Skip to: Site Menu | Main content

1177 BC: The Collapse of Civilizations and the Rise of Ancient Israel and Philistia

(Copyright © 2014 by Princeton University Press. Reprinted by permission.)

The debates about the Conquest of Israel have been long and drawn out affairs, from the days of Albrecht Alt and Martin Noth to the present decade. All other things aside, recent discoveries allow us to investigate again the specific reason why the Israelites and Philistines were able to establish a foothold in the land of Canaan, namely the power vacuum that was created by the collapse of the Late Bronze Age kingdoms and empires in the ancient Near East in the decades after 1200 BC. The following material is adapted from my recent book 1177 BC: The Year Civilization Collapsed, published by Princeton University Press in 2014 (also available from, which received the first ever “Best Popular Book” award from the American Schools of Oriental Research.[1] Note that footnotes and references to relevant further reading have not been included here but may be found in the full book.

By Eric H. Cline
Professor of Classics and Anthropology
Dept of Classical and Near Eastern Languages and Civilizations
George Washington University
Co-Director, The Megiddo Expedition and the Tel Kabri Project
January 2015

The book of Joshua in the Hebrew Bible describes in detail the conquest of Canaanite cities by the invading Israelites. Based on this account, one might have expected to find evidence of wholesale destruction at the Canaanite sites that have been excavated, such as Hazor, Megiddo, Lachish, Bethel, Ai, and so on. We need to keep in mind, though, the somewhat conflicting account in the book of Judges, which gives a slightly different (lengthier and less bloody) picture of the conquest, in which the Israelites and the Canaanites lived together in the various cities. Perhaps even more importantly, when discussing not only the rise of Israel but also Philistia, we must also keep in mind the larger picture, for the entire interconnected world of the Aegean and Eastern Mediterranean was destroyed and collapsed in the decades following 1200 BC. It is only with the demise of the Great Kingdoms that flourished during the Late Bronze Age that Israel, Philistia, and Phoenicia arose in the land that was once called Canaan.

Unfortunately, there is currently no scholarly consensus as to the cause or causes of the collapse of these multiple interconnected societies just over three thousand years ago; culprits recently blamed by scholars include “attacks by foreign enemies, social uprising, natural catastrophes, systems collapse, and changes in warfare.” In short, it is not always clear who, or what, caused the destruction at a specific site, be it Sea Peoples, Israelites, Egyptians, internal rebellions, or even Mother Nature. Moreover, the sites were not all destroyed simultaneously, or even necessarily within the same decade; their cumulative demise spans several decades and perhaps as much as a century. In addition, most suffered only partial, rather than total, destruction, which may support the account in the book of Judges rather than that in the book of Joshua. We can see this by looking briefly at Hazor, Megiddo, Lachish, and the cities of the Philistine pentapolis.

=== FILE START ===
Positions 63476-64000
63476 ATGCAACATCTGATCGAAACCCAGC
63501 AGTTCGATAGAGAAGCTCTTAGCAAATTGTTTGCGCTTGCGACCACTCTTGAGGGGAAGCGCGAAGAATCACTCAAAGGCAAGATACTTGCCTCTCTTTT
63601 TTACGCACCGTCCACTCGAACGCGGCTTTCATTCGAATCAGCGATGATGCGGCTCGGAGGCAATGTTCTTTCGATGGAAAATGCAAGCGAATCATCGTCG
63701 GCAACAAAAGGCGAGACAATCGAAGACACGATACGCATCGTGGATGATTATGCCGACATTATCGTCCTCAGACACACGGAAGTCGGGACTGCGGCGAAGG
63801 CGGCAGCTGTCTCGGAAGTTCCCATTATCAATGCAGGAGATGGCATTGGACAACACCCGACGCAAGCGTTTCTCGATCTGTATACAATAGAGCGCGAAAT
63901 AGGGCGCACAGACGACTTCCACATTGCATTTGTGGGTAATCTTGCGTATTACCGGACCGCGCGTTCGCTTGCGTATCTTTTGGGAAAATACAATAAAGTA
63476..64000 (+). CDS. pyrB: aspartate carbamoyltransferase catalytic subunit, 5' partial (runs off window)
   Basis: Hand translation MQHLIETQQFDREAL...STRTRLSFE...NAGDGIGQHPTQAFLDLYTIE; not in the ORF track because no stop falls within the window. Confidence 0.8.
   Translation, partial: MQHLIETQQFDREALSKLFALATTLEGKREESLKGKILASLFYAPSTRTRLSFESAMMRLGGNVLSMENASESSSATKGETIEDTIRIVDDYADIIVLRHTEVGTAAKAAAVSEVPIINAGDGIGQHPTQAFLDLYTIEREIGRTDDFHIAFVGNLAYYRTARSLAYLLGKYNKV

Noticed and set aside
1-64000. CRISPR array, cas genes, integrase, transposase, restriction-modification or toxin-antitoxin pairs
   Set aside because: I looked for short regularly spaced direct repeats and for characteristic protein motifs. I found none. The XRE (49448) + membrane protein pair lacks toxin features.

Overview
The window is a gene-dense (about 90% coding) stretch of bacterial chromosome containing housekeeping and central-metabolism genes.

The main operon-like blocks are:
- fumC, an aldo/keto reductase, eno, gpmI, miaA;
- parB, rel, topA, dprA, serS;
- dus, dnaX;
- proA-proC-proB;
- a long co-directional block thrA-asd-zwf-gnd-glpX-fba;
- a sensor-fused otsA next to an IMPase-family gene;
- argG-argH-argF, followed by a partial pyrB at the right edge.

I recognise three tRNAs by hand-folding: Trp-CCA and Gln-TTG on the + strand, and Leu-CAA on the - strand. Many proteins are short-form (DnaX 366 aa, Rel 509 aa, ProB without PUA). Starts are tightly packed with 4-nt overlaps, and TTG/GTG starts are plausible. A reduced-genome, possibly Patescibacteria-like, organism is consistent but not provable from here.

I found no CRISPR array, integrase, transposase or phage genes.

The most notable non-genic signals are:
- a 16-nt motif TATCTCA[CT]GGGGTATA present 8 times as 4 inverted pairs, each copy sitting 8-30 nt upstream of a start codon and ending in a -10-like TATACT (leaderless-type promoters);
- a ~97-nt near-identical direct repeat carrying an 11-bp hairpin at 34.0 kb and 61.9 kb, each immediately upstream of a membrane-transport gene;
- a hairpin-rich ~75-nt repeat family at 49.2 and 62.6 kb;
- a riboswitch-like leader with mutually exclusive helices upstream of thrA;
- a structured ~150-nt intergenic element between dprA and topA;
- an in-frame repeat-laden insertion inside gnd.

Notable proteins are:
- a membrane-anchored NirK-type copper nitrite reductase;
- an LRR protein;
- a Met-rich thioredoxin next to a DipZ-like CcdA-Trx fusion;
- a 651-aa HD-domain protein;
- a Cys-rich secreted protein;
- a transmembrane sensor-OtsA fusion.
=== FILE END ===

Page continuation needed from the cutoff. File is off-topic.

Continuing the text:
At Hazor, the Late Bronze Age palace (or temple) on the acropolis was clearly burned and at least part of the city was destroyed, as evidenced by fallen wooden roof beams and jars full of scorched wheat. These edifices—built during the heyday of Hazor in the fourteenth century BC, when it was mentioned in the Egyptian Amarna Letters—suffered tremendously during the destruction, as did the city gate, which was destroyed “in a ‘fierce and devastating conflagration,’ represented by heaps of fallen mudbricks and ashes reaching a height of 1.5 m.” The most recent excavations on the upper tel of the city uncovered more of the same: “thick layers of ashes, burnt wooden beams, cracked basalt slabs, vitrified mudbricks, fallen walls, and mutilated basalt statues.” In particular, the remains of public and religious structures from Stratum 1A in the ceremonial precinct and elsewhere at Hazor were “totally covered and sealed by the thick destruction debris.”

The date of this destruction is still debated, however, with the original excavator, Yigael Yadin, and Amnon Ben-Tor, one of the current co-excavators of the site, both favoring ca. 1230 BC. However, it is possible that the destruction took place later, even into the early twelfth century BC. We will have to wait for the results of the radiocarbon testing of the storage jars full of wheat found at the site during the summer of 2012 for a definitive scientific answer.